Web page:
about | contact | press | support | magazine | newsletter | materials library | العربية | עברית  
Visit Exhibition Collections Calendar Education
| Send by email |
Exhibitions > Alyce Santoro

Alyce Santoro
born 1968, Englewood, New Jersey
lives and works in Texas 

Alyce Santoro collected the ubiquitous audio tape from discarded cassettes and devised a process through which the disposed of material can be woven into a new textile. The resulting garments constructed from the new fabric are functional, retaining their ability to make sound. Her Sonic Fabric involves the use of machines in multiple steps of the design process. First, the raw material was once part of a mechanical process; second, the tape is "woven" into a textile using an antique machine; and third, the final resulting pieces make sound, when specially-designed tape-head apparatus are rubbed against the fabric.

Santoro's process manages to merge past, present and future in an unexpected way. The designs appear futuristic, but the raw material used in their creation is a thing of the not-too-distant past. Virtually obsolete now, cassette tapes were once the latest technology for audio recording and playback. Of course, today, they are retro and lo-tech. As an added dimension, Santoro works with a mill in New England to weave the tape into fabric using an antique machine. The resulting designs speak to this hierarchy of technology, and reminds us that machines need not be the latest advancement in order to advance the design process.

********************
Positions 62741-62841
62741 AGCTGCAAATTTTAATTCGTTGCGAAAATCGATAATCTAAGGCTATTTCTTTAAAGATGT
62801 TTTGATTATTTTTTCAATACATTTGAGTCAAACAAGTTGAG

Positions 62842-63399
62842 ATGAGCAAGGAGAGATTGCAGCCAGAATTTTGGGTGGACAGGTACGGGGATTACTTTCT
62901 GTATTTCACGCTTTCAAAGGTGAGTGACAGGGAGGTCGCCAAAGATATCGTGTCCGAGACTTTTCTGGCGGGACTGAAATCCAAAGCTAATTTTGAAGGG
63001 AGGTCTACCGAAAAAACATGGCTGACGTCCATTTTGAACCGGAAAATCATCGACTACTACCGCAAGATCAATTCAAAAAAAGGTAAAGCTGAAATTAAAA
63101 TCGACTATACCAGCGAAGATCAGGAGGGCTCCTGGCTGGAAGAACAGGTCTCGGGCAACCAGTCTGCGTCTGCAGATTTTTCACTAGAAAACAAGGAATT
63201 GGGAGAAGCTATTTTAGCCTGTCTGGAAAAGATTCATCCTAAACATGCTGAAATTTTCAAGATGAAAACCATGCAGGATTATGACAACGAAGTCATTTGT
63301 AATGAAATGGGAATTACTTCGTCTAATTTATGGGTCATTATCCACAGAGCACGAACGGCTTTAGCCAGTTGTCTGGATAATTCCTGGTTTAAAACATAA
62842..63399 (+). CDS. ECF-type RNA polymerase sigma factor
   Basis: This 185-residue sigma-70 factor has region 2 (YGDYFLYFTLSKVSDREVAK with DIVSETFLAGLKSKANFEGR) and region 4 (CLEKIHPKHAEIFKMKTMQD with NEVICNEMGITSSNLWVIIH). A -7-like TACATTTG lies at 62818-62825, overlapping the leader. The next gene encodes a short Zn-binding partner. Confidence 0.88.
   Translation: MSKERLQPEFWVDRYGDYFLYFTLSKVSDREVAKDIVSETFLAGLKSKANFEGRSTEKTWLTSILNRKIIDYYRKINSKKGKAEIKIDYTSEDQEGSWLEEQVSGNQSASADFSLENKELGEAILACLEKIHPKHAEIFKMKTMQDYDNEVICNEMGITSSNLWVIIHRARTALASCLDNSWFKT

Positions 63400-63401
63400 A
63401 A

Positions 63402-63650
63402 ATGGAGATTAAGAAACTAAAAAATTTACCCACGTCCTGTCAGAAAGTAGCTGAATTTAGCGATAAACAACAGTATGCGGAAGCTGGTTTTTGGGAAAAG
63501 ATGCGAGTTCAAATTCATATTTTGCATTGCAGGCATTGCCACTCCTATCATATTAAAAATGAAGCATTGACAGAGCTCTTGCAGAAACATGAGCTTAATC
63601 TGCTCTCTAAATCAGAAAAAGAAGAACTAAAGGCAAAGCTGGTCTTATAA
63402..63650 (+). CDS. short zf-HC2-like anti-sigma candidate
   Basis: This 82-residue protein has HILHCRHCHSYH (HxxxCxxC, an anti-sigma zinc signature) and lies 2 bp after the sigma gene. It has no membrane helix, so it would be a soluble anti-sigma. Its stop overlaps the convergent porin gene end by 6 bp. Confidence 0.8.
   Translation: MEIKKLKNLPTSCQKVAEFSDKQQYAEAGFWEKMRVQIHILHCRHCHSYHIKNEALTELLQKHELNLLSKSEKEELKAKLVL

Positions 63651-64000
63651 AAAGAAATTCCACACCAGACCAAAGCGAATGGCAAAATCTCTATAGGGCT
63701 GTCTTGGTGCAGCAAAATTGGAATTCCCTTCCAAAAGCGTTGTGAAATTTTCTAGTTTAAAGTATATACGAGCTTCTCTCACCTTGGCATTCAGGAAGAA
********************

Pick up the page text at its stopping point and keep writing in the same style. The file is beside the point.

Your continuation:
About her work:

The Sonic Fabric, its origins and inspiration:

The process of making and designing the garments:

 

 
 
Magazine
Between the Object
Libby Sellers
While Western concepts of design in the twentieth century centered on the binary notions of form and function, the current debate has redirected its focus to relationships, boundar
Read More »
Objective
Maya Dvash
Three recommendations for design experience outside of the center
Read More »
Royal Delft Experience
Michal Benzvi-Spiegel
Since its establishment in 1653, the Royal Delft factory has dominated blue porcelain earthenware production in Holland.
Read More »
Recent Issue...
All Issues...

Follow Us
NewsLetter Sign Up »
Facebook »
© copyright 2010 Design Museum Holon   |   newsletter   |   contact us   |   disclaimer   |   site by Cyberserve   |   design by wuwa™   |   photos: Yael Pincus